William MacAskill
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William MacAskill

William MacAskill (born William Crouch,[1] 24 March 1987) is a Scottish philosopher, ethicist, and one of the originators of the effective altruism movement.[2][3] He is Associate Professor in Philosophy at the University of Oxford, a researcher at the Global Priorities Institute at Oxford[4] and Director of the Forethought Foundation for Global Priorities Research.[5]

MacAskill is also the co-founder and president of 80,000 Hours,[6] the co-founder and vice-president of Giving What We Can,[7] and the co-founder of the Centre for Effective Altruism.[8]

He is the author of the 2015 book Doing Good Better: Effective Altruism and a Radical New Way to Make a Difference.[9]


MacAskill earned his BA in philosophy at Jesus College, Cambridge, his BPhil at St Edmund Hall, Oxford, and his DPhil in philosophy at St Anne's College, Oxford in 2014 (spending a year as a visiting student at Princeton University), supervised by John Broome and Krister Bykvist.[10] He then took up a junior research fellowship at Emmanuel College, Cambridge,[11] before taking an associate professorship at Lincoln College, Oxford.[12]

MacAskill's research has two main focuses. The first addresses the issue of how one ought to make decisions under normative uncertainty; in addition to a DPhil on the topic,[10] he has published on this issue in Ethics,[13]Mind,[14] and The Journal of Philosophy.[15]

His popular writing has been published in The New Yorker, The Guardian, The Independent, Time, The Atlantic, and The Washington Post.[16]

He has been an advisor to former British Prime Minister Gordon Brown.[17] Bill Gates described him as 'a data nerd after my own heart.'[18]

Doing Good Better

MacAskill's second research focus is on effective altruism. His book on the topic, Doing Good Better, was published in 2015, and reviewed favorably in The London Review of Books,[19]The Guardian,[20] and The New York Times.[21]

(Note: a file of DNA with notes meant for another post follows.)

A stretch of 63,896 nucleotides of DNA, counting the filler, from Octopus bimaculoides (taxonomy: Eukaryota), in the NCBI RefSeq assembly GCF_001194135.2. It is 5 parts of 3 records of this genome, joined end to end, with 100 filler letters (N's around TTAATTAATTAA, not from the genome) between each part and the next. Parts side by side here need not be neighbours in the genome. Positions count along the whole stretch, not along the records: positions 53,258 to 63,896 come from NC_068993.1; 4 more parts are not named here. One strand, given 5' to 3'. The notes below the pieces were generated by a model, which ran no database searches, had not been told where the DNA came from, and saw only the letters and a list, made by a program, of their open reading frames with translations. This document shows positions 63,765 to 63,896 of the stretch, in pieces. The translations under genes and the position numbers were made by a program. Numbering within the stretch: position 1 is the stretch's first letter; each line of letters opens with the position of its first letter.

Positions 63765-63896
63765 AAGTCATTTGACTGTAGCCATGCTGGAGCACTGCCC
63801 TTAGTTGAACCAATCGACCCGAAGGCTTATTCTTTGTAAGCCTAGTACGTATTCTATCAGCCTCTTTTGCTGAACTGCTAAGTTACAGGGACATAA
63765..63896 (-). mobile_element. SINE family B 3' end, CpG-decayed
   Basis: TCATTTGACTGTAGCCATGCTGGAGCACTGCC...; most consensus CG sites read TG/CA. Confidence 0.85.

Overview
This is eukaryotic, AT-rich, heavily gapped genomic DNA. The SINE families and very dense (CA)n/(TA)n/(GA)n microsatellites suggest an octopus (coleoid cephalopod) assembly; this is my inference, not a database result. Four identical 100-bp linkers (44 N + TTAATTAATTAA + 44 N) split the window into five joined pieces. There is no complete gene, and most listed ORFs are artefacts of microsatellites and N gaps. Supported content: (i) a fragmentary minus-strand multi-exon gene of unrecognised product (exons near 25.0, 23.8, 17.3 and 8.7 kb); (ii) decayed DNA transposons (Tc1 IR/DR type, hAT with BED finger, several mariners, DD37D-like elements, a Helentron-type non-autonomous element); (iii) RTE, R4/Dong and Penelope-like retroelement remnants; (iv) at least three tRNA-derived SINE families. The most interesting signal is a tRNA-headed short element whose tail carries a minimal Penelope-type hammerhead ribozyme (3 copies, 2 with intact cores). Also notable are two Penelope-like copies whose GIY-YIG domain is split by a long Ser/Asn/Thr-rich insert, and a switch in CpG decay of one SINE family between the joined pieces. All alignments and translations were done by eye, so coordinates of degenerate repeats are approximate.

In it, he argues that many of the ways people think about doing good achieve very little, but that by applying data and scientific reasoning to the normally sentimental world of doing good, opportunities to have a huge positive impact can be found.

In the book MacAskill makes controversial claims such as the fact that fair trade does very little to help the poorest farmers, that boycotting sweatshops might make things worse for the global poor and that people who pursue high-income careers such as plastic surgeons or wall street bankers could do more good than charity workers.

MacAskill's argument that young idealists can consider working for Wall Street has been the subject of a New York Times op-ed by David Brooks.[22] Brooks argued that, while effective altruists may start earning to give in order to realise their deepest commitments, their values may erode over time, becoming progressively less altruistic. In addition, Brooks objected to the view on which altruists should turn themselves "into a machine for the redistribution of wealth."

Talks and media appearances

In 2016, MacAskill appeared on the podcast "Making Sense" with Sam Harris,[23] as well as the "Tim Ferriss Show" with Tim Ferriss.[24]

In 2018, MacAskill gave a TED talk on effective altruism at the TED conference in Vancouver, which was released on the 12 September 2018.[25]